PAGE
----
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Transportation Science

Scientists Create New Gasoline Substitute Out of Plants 419

destinyland writes "California scientists have just created a new biofuel using plants that burns just as well as a petroleum-based fuel. 'The discovery, published in the journal Nature, means corn, sugar cane, grasses and other fast-growing plants or trees, like eucalyptus, could be used to make the propellant, replacing oil,' writes the San Francisco Chronicle, and the researchers predict mass marketing of their product within 5 to 10 years. They created their fuel using a fermentation process that was first discovered in 1914, but which was then discontinued in 1965 when petroleum became the dominant source of fuel. The new fuel actually contains more energy per gallon than is currently contained in ethanol, and its potency can even be adjusted for summer or winter driving."
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Scientists Create New Gasoline Substitute Out of Plants

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  • Re:hmm (Score:4, Informative)

    by ComfortablyAmbiguous ( 1740854 ) on Thursday January 17, 2013 @01:36AM (#42613667)
    Well, if you wanted to really keep your energy usage down you'd grow a nitrogen fixing plant like peanuts every other year, avoiding the need for petroleum based fertilizers.
  • by Animats ( 122034 ) on Thursday January 17, 2013 @02:03AM (#42613879) Homepage

    Until cost and EROEI [] figures come out, this is vaporware. There are lots of ways to make fuel from biomass, but most of them are too expensive. Some consume more energy than they produce (EROEI < 1). Any useful process needs an EROEI over 5, and preferably over 10, to be worth the trouble. Photovoltaic is now up to 7, which is encouraging. Ethanol from corn is listed as 1.3, and some studies put it at less than 1. (Ethanol distillation plants, unlike oil refineries, don't run on their own product; they take in natural gas or some other fuel.)

    I see the hemp enthusiasts are out in force again. Hemp isn't a good fuel crop. If you just want biomass for cellulose, you use agricultural waste - corn husks and cobs, straw, bagasse from sugar cane, etc. Hemp seed oil is useful, but only a small part of the biomass comes out as oil. There are better plants for direct oil production.

  • by afgam28 ( 48611 ) on Thursday January 17, 2013 @03:19AM (#42614221)

    According to this site [] total global food production is 4.4 billion tonnes per year, so in a world of 7 billion people that's 629 kg per person per year, or 1.7 kg per day. The average (median) American eats 1.03 kg per day, and the 90th percentile eats 1.73 kg per day, according to the EPA [].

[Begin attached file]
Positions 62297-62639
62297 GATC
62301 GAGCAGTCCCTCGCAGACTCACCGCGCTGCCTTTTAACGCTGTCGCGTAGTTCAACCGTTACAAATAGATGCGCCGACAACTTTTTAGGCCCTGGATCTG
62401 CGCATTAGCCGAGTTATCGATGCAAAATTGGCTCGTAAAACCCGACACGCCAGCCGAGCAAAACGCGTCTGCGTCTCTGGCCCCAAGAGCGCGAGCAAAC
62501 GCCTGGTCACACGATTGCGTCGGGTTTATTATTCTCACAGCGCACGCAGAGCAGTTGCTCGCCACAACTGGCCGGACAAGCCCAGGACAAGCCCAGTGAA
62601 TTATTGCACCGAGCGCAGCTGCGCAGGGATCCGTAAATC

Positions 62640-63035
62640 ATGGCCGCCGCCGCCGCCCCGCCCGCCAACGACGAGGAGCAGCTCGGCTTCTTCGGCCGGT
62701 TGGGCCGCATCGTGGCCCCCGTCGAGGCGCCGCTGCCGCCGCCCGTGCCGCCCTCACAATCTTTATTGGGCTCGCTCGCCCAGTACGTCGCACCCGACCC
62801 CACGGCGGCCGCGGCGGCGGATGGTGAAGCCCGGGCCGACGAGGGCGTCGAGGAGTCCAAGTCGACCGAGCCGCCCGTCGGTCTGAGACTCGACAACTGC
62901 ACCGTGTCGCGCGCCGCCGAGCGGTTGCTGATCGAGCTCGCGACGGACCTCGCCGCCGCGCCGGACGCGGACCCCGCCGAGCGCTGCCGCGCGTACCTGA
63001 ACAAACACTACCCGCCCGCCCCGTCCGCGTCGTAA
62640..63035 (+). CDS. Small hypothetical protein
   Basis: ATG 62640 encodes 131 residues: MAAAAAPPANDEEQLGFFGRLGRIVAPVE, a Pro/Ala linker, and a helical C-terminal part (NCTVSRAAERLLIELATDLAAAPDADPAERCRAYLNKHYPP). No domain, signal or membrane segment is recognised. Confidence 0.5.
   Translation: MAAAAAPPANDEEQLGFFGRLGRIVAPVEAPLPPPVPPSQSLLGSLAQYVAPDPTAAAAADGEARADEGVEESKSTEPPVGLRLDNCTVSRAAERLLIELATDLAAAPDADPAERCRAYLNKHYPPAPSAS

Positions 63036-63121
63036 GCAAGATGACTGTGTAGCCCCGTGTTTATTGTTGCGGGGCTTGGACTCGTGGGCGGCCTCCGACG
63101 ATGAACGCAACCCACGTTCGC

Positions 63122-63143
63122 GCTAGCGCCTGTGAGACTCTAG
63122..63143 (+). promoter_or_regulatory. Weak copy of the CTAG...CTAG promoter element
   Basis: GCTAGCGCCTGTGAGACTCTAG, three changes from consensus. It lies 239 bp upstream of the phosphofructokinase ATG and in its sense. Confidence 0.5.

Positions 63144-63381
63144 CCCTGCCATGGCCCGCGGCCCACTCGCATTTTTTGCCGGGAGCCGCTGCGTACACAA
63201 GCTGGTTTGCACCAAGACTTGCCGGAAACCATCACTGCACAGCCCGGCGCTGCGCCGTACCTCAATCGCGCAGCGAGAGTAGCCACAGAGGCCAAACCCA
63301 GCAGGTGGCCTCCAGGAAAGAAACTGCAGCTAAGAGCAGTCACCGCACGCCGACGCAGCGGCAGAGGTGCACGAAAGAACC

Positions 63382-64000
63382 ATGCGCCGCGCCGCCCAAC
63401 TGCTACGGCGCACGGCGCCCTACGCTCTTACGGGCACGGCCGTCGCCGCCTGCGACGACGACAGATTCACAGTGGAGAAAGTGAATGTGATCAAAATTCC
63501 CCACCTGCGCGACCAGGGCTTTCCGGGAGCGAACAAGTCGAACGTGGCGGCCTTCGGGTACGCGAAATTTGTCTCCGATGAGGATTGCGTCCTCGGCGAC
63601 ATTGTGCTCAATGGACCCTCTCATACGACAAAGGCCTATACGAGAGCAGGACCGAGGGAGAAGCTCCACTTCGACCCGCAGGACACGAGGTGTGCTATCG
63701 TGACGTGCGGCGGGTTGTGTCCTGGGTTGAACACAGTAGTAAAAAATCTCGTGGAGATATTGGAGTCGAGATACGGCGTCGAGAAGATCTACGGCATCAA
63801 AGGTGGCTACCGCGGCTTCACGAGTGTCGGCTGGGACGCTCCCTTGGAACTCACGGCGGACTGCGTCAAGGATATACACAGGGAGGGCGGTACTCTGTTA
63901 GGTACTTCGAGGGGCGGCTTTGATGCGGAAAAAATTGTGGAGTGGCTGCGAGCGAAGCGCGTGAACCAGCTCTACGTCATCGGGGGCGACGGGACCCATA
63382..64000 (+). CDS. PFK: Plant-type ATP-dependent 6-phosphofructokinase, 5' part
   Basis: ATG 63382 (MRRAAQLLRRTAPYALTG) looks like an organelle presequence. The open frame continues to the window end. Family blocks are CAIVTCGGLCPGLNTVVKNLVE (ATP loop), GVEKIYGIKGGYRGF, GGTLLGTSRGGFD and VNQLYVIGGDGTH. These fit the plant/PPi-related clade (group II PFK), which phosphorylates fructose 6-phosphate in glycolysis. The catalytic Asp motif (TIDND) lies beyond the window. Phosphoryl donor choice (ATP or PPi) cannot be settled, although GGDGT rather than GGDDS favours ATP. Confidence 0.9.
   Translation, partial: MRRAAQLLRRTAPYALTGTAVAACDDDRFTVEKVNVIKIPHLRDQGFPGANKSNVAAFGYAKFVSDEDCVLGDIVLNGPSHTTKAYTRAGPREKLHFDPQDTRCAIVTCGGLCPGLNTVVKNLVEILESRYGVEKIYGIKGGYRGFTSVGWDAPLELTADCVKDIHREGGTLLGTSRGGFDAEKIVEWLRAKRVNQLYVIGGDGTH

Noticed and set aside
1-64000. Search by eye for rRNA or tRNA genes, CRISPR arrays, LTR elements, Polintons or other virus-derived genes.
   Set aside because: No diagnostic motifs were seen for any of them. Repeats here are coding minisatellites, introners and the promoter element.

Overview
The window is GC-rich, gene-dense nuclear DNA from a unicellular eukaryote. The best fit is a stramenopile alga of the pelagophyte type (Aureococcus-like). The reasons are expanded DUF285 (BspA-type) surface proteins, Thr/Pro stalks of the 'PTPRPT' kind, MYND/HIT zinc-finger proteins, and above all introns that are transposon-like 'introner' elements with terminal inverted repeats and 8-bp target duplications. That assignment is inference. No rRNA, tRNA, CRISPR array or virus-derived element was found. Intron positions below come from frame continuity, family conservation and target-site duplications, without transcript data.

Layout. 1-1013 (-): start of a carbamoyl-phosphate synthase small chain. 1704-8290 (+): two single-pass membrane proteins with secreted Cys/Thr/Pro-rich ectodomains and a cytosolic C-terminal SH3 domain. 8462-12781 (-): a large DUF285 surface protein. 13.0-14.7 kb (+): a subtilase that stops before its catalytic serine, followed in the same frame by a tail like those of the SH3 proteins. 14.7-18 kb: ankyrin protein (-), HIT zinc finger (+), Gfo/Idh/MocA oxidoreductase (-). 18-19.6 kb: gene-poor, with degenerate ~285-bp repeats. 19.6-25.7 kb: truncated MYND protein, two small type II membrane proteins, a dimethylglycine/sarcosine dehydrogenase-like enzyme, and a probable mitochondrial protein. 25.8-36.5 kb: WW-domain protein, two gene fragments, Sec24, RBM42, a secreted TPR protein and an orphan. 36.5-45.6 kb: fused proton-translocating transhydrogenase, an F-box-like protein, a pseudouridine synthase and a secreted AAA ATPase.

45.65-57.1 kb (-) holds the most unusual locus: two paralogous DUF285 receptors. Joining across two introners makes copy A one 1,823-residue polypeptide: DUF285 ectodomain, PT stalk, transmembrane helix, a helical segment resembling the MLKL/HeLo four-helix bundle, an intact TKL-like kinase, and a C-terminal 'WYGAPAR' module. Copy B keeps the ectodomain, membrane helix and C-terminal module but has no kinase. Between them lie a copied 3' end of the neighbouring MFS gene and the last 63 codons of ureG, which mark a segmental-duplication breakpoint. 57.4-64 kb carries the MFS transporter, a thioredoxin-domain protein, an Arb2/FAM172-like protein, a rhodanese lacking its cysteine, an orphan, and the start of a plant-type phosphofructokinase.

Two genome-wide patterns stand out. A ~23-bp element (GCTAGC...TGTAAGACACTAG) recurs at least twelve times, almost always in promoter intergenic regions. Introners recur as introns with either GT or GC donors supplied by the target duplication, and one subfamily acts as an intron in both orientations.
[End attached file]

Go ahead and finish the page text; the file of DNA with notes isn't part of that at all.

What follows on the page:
About 2.4 billion tonnes is cereals [] (e.g. corn, rice, wheat).

    So yeah, if we're producing enough to feed 7 billion 90th percentile Americans, I think it's safe to say it's a distribution problem not a supply problem.

  • by Anonymous Coward on Thursday January 17, 2013 @03:48AM (#42614327)

    Eh, actually, no. Growing Hemp is pretty much forbidden in all of Europe, except for Switzerland where they allow certain kinds of low-THC strains to be grown. However, this is strictly regulated.

  • by rve ( 4436 ) on Thursday January 17, 2013 @04:25AM (#42614451)

    That sounds like a load of bullshit to me. ....
    - How was the total US energy 'budget' calculated? Note the word 'budget' not 'usage' .. which is indicative of an estimate, not a fact

    Up to the industrial revolution, our main source of fuel used to be biomass: wood (charcoal). Keep in mind that this was when the population size and total energy use of western civilization were tiny by today's standards. Nevertheless, we managed to run out of wood.

    Britain and Ireland were almost completely stripped of trees. Even today, the only trees you'll find older than the industrial revolution are in places that were some noble family's private hunting ground at the time. The eastern mediterranean was stripped of trees as far back as ancient times, and still hasn't recovered. In the low countries, after they ran out of wood, they started burning the soil (peat), turning their land into lakes, which they later had to drain to turn it back into land, which is why they now live below sea level. They did however make a fortune importing timber from the sparsely populated Baltic. Yes, wood had to come from as far as Russia and Finland, because western Europe had run out.

    Believe it or not, burning biofuels was an environmental disaster, and switching to coal allowed forests and wildlife to recover.

    Now, turning agricultural waste into fuel sounds like a good idea to me (that's what they do in Brazil with the leftovers from the sugar production), but when you're thinking of growing crops with the express purpose of making fuel, you have to consider the fact that modern, high-yield agriculture is effectively our way of using land to turn fossil fuel and sunlight into food. Tilling, sowing, fertilizing, pest control, harvesting, processing and transport together have to use substantially less energy than the fuel you are making will yield.

    Clearly, land + fuel + sunlight -> food -> fuel -> energy is an inefficient process. Why not eliminate a couple of conversion steps from the process, and use solar cells to generate electricity? The process land + sunlight -> energy has fewer inefficient conversion steps.

  • Re:hmm (Score:3, Informative)

    by Anonymous Coward on Thursday January 17, 2013 @04:43AM (#42614497)